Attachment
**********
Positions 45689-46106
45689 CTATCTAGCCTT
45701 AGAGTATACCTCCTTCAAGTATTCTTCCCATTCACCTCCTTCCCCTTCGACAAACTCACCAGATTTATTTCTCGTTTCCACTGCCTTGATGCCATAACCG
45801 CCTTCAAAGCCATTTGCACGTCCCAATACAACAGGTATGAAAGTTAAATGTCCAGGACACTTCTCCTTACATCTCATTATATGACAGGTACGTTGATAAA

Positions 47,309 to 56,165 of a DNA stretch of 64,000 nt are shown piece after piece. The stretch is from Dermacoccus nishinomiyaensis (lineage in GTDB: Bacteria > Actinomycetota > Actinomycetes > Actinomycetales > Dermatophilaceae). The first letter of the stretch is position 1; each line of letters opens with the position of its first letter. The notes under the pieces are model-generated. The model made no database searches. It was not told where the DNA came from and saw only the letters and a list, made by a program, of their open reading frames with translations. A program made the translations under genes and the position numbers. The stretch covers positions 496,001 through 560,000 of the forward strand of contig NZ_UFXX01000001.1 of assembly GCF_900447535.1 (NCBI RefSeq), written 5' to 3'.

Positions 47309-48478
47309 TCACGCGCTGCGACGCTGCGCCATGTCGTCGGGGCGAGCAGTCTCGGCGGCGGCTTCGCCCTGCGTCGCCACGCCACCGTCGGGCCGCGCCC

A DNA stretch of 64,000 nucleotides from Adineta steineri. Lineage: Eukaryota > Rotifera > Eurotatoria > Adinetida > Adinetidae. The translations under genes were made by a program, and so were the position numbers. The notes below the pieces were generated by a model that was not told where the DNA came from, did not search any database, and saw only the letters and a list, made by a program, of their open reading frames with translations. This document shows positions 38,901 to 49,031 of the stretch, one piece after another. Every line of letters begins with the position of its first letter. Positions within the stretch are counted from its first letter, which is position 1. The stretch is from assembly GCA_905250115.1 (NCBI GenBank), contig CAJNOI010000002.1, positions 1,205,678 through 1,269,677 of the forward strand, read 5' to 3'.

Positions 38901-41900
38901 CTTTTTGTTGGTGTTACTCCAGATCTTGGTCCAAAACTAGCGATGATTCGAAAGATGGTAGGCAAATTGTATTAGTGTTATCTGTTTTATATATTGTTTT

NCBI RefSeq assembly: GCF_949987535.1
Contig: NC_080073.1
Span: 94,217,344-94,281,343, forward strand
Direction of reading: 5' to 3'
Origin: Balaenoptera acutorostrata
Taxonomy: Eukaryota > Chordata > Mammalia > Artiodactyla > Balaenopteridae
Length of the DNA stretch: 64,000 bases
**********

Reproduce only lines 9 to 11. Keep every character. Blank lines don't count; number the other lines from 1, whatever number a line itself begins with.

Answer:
Positions 38901-41900
38901 CTTTTTGTTGGTGTTACTCCAGATCTTGGTCCAAAACTAGCGATGATTCGAAAGATGGTAGGCAAATTGTATTAGTGTTATCTGTTTTATATATTGTTTT

NCBI RefSeq assembly: GCF_949987535.1